After Mandela, what? South Africa: As ANC patriarchs retire, commitment to non-racialism will be tested.


MIDWAY THROUGH his term, President Nelson Mandela, 78, is very much in charge in South Africa. He is also exerting moral leadership throughout the continent, trying to bring democracy to Nigeria and intervening in a political crisis in Zambia. Yet his high profile and energy mask a momentous change: power is gradually shifting from anti-apartheid patriarchs to younger African National Congress members.

This transition will become evident in the coming months, when two of Mr. Mandela's most trusted lieutenants are expected to retire due to poor health. Foreign Minister Alfred Nzo, 71, kept the continent's oldest liberation organization alive and ran it from Zambia during all the years Mr. Mandela was serving his life sentence on Robben Island. And Defense Minister Joe Modise, 67, commanded Umkhonto we Sizwe, ANC's military wing, out of Tanzania.

Although their names may not be household names in the U.S., Messrs. Nzo and Modise were instrumental in keeping ANC true to the principles of its 1956 Freedom Charter. That document reaffirmed the group's goal of non-racialism and accepted liberal democratic institutions as the ideal form of government.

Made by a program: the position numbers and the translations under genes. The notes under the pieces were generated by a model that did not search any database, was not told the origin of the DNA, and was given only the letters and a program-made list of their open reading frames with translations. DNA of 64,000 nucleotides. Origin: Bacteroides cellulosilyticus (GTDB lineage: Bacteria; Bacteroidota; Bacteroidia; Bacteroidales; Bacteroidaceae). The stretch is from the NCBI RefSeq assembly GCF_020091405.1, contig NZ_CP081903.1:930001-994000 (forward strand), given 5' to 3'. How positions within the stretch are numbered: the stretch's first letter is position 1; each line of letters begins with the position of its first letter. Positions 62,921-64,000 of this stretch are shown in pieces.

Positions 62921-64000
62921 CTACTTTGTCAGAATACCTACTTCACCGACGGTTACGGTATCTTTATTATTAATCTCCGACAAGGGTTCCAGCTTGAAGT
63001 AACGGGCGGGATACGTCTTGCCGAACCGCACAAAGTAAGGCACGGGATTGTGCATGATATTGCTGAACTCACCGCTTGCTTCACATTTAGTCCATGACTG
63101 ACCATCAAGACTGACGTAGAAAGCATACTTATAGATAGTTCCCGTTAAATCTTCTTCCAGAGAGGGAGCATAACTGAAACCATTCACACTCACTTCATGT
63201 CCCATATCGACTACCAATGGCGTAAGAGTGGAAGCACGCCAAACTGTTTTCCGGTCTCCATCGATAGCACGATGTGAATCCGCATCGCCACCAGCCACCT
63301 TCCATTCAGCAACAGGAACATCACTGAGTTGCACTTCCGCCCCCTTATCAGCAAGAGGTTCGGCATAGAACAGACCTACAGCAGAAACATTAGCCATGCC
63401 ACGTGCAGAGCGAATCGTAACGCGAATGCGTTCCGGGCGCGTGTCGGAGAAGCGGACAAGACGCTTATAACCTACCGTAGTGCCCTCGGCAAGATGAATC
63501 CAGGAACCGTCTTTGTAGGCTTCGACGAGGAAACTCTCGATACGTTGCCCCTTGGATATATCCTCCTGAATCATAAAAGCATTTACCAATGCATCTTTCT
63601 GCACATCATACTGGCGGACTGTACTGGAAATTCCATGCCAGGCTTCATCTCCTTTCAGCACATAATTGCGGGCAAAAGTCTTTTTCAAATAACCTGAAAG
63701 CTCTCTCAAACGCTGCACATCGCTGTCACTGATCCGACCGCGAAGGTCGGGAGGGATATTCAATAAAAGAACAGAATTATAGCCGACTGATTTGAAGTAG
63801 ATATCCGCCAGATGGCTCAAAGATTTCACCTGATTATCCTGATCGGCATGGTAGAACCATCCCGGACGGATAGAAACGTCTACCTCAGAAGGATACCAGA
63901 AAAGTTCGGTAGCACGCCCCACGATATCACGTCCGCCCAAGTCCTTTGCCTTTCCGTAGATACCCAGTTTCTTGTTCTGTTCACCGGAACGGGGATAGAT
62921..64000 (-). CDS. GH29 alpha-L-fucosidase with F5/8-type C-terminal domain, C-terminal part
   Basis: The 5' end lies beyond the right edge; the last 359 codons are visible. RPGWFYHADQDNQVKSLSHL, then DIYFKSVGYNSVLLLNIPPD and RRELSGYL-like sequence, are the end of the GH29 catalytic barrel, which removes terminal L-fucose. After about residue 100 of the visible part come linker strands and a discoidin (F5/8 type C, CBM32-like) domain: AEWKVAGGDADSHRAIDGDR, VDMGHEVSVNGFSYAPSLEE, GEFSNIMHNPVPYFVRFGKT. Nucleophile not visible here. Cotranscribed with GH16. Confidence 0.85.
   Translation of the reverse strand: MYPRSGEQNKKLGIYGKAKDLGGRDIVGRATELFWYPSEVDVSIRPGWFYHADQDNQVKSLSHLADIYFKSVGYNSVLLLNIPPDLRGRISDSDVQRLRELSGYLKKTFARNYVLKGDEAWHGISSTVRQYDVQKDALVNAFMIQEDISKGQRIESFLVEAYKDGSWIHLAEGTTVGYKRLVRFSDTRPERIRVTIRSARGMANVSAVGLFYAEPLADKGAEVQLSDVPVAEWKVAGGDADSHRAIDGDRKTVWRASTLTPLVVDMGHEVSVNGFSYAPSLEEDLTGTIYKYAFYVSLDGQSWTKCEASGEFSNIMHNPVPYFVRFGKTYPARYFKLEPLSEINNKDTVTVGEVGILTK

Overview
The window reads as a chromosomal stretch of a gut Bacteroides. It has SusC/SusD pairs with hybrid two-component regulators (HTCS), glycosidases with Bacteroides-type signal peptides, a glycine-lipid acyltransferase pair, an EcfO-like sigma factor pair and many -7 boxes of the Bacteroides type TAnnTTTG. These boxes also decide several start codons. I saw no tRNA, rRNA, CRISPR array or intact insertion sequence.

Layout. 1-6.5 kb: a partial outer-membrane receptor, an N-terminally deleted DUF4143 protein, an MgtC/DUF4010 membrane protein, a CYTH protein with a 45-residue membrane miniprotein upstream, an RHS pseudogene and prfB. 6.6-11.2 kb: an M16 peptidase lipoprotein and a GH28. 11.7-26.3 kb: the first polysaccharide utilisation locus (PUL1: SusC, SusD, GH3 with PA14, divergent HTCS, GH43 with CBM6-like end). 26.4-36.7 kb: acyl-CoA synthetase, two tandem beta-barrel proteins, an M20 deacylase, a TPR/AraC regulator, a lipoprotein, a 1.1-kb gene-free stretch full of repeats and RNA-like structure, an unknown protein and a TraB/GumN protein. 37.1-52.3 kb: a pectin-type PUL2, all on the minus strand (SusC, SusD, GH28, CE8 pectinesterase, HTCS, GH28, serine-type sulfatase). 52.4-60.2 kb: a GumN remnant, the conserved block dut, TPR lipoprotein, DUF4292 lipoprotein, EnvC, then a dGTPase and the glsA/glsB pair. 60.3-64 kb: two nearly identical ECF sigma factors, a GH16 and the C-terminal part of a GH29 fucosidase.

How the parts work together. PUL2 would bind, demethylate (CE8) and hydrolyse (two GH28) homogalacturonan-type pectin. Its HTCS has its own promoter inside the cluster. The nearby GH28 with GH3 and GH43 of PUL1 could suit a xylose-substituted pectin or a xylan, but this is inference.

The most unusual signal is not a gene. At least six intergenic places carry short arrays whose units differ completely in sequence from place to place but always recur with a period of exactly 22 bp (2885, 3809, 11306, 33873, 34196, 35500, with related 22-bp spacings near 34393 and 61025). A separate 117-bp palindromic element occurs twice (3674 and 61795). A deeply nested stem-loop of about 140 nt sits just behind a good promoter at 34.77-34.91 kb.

Theirs was not an easy task. ANC principles came repeatedly under attack not only from the white supremacist government but from black political rivals. The Pan-Africanist Congress, for example, argued that ANC's commitment to non-racialism was a pipe dream that ignored the nature of white supremacy. Later, Steve Biko's Black Consciousness Movement similarly condemned talk about integration as a ploy by white liberals to maintain control.

Mr. Mandela has stuck to the ideal of non-racialism. There is evidence, though, that uncompromising elements are trying to reassert themselves. Only Mr. Mandela's fierce opposition prevented reintroduction of the death penalty. As details are revealed before the Truth Commission of gruesome crimes committed against blacks by whites under apartheid, pressure grows on the government to abandon its announced policy of amnesty.

Mr. Mandela's authority is so great that non-racialism is certain to remain the ANC policy during his lifetime. But as patriarchs retire, that philosophy may come under renewed attack from advocates of undiluted black power.

Pub Date: 11/18/96

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